Gasoline Refiners Have Trouble Listening and Thinking

I’m a little mystified by the way gasoline producers approach issues of supply and demand.

A key lean principle is to produce what the customer wants and – ideally – exactly the amount the customer wants. No more, no less.

But production of gasoline seems to be based primarily on the price producers can get, not necessarily on how much the consumer wants. In addition, the decisions some companies are currently making about production don’t seem entirely rational.

A recent posting in the Environmental Capital blog of The Wall Street Journal notes that both oil and gas prices have fallen sharply. But the cost of turning crude oil into gasoline remains high. The result:

Turning crude oil into gasoline is now a money-losing business. A barrel of refined gasoline is worth $2.84 less than a barrel of oil, Reuters reports; earlier this year, gasoline fetched a hefty premium of more than $30 a barrel.

As a result, some refiners, including Sunoco, have cut back production. But not all.

What’s surprising is that U.S. refineries are still producing so much despite the dismal economics. Though U.S. gasoline production slipped last week, refiners still produced more gasoline in mid-October than they did at the same time in 2007, even though demand for gasoline has dropped dramatically in recent months. The outlook for 2009, with a recession looming, isn’t any brighter.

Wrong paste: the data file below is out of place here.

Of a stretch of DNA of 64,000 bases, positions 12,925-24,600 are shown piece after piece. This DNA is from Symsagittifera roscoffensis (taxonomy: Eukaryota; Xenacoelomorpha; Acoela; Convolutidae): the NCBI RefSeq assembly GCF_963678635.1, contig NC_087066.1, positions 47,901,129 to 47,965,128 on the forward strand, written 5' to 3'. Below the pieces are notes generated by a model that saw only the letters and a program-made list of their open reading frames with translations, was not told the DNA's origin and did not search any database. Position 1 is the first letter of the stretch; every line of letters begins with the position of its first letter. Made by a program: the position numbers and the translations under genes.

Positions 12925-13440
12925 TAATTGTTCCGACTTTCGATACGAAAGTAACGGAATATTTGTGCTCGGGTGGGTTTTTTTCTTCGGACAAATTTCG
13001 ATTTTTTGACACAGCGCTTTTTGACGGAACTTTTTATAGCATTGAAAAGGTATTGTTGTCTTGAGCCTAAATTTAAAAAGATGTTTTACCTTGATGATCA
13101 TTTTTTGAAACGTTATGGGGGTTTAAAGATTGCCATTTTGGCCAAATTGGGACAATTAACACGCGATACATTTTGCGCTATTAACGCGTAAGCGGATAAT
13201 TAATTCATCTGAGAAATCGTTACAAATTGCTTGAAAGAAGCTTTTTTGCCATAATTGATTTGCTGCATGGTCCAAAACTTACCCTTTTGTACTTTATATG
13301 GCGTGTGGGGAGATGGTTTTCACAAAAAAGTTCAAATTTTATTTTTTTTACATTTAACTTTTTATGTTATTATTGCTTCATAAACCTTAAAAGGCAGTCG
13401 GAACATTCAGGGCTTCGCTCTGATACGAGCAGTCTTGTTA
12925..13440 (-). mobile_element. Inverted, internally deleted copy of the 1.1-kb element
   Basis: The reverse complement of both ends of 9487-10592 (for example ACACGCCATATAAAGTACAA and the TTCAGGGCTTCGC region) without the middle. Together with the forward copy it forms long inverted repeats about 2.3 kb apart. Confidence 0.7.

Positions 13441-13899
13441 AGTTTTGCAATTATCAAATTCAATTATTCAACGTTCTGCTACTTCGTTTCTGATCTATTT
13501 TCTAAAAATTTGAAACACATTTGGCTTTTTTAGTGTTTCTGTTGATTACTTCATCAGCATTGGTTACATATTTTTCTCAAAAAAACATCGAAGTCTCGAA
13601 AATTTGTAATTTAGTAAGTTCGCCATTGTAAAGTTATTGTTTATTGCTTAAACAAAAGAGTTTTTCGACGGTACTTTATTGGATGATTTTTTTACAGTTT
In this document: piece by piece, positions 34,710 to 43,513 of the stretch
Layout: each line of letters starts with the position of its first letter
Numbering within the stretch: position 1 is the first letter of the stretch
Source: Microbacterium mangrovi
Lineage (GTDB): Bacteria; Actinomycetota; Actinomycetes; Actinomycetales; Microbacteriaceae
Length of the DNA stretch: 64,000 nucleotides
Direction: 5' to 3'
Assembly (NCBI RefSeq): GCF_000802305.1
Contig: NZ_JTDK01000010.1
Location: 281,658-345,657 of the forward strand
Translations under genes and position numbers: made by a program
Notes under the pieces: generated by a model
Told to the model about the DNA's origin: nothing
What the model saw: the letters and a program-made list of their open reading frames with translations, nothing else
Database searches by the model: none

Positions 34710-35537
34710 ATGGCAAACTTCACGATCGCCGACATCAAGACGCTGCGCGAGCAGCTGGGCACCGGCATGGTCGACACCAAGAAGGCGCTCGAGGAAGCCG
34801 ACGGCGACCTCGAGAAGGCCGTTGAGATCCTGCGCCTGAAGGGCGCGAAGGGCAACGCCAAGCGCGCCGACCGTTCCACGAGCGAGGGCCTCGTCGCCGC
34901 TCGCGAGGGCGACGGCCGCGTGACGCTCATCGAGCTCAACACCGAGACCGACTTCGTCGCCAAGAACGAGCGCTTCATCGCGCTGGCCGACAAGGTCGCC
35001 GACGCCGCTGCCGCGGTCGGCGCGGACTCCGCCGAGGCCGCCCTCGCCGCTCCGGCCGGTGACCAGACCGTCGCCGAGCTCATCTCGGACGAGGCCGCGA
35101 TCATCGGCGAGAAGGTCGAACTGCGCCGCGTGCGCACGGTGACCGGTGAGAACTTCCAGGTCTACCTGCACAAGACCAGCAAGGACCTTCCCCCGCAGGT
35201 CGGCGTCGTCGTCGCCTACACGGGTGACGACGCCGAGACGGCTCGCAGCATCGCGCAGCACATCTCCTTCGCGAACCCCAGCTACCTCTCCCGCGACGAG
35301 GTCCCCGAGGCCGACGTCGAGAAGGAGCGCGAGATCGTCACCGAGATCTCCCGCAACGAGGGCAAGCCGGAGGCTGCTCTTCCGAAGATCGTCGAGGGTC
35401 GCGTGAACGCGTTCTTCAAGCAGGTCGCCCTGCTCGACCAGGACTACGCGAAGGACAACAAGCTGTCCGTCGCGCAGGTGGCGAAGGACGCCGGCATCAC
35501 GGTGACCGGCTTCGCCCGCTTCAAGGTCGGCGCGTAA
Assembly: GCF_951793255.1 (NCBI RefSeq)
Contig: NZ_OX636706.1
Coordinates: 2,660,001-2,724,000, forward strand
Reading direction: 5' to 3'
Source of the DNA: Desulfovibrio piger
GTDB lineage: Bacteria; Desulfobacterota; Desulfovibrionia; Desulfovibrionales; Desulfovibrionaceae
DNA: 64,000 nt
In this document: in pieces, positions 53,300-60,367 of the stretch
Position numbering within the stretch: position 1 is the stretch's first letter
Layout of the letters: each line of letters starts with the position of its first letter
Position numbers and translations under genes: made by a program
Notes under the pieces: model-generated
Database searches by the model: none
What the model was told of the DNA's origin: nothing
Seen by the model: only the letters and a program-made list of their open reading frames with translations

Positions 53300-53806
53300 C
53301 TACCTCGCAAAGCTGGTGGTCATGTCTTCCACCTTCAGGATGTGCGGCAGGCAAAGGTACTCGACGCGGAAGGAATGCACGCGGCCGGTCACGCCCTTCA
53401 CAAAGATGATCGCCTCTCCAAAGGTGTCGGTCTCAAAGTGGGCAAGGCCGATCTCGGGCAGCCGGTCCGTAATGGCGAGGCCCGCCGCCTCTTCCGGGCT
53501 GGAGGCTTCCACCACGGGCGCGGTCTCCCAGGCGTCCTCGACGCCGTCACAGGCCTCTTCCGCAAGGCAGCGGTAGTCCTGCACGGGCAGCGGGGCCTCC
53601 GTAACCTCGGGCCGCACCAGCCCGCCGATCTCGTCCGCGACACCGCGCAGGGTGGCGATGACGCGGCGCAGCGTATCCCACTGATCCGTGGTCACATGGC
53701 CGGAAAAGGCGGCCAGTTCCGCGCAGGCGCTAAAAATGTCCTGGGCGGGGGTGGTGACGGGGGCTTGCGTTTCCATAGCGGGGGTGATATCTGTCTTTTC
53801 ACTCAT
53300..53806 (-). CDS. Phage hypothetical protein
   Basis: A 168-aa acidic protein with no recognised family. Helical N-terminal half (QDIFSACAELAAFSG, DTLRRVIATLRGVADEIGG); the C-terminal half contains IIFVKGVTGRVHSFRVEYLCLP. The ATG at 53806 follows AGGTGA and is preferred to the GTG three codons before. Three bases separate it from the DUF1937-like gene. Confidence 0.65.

There seems to be a real disconnect between what refiners think should be produced and consumer demand. That shows an absence of lean thinking on the part of the refiners, who should be focusing on what (and how much) the customer wants.

There is also an absence of lean thinking on the part of Keith Johnson, who wrote the blog post. He says:

Given gasoline’s poor returns right now, refiners have a couple of options—and neither one would be good for American drivers recovering from record-high gasoline prices. They can take capacity off-line, as Sunoco is doing, in the hopes that “standing on the hose” will keep gas prices steady. Or they can try to re-jig refinery output to focus on products that offer better returns, such as diesel or jet fuel.

He left out the third, lean option: Improve the processes by which gasoline is produced to lower the cost of those processes, so it is still possible to make a profit (or at least lose less money) selling gasoline at lower prices.

Maybe the recent drop in consumer demand for gasoline will serve as a wake-up call for the refiners. We can hope.


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